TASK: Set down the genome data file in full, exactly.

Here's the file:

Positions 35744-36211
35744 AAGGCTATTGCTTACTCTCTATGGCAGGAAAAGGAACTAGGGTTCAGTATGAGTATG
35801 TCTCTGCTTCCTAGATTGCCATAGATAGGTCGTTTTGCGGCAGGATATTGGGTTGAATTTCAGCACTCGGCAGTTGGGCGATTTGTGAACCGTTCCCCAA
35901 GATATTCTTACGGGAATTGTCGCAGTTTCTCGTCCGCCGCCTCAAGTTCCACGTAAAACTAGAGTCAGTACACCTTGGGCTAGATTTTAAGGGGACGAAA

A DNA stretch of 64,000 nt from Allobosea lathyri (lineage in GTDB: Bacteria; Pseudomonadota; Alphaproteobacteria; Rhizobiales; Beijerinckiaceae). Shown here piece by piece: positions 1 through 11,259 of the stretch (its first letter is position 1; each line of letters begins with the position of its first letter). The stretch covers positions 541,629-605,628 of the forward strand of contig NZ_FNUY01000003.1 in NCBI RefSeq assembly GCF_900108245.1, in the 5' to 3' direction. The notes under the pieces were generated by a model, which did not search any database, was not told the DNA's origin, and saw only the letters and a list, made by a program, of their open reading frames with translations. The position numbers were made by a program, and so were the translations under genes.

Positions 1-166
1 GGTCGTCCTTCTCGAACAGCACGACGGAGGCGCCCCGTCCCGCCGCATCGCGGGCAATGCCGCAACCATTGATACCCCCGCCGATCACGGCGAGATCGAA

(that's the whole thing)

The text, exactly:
Positions 35744-36211
35744 AAGGCTATTGCTTACTCTCTATGGCAGGAAAAGGAACTAGGGTTCAGTATGAGTATG
35801 TCTCTGCTTCCTAGATTGCCATAGATAGGTCGTTTTGCGGCAGGATATTGGGTTGAATTTCAGCACTCGGCAGTTGGGCGATTTGTGAACCGTTCCCCAA
35901 GATATTCTTACGGGAATTGTCGCAGTTTCTCGTCCGCCGCCTCAAGTTCCACGTAAAACTAGAGTCAGTACACCTTGGGCTAGATTTTAAGGGGACGAAA

A DNA stretch of 64,000 nt from Allobosea lathyri (lineage in GTDB: Bacteria; Pseudomonadota; Alphaproteobacteria; Rhizobiales; Beijerinckiaceae). Shown here piece by piece: positions 1 through 11,259 of the stretch (its first letter is position 1; each line of letters begins with the position of its first letter). The stretch covers positions 541,629-605,628 of the forward strand of contig NZ_FNUY01000003.1 in NCBI RefSeq assembly GCF_900108245.1, in the 5' to 3' direction. The notes under the pieces were generated by a model, which did not search any database, was not told the DNA's origin, and saw only the letters and a list, made by a program, of their open reading frames with translations. The position numbers were made by a program, and so were the translations under genes.

Positions 1-166
1 GGTCGTCCTTCTCGAACAGCACGACGGAGGCGCCCCGTCCCGCCGCATCGCGGGCAATGCCGCAACCATTGATACCCCCGCCGATCACGGCGAGATCGAA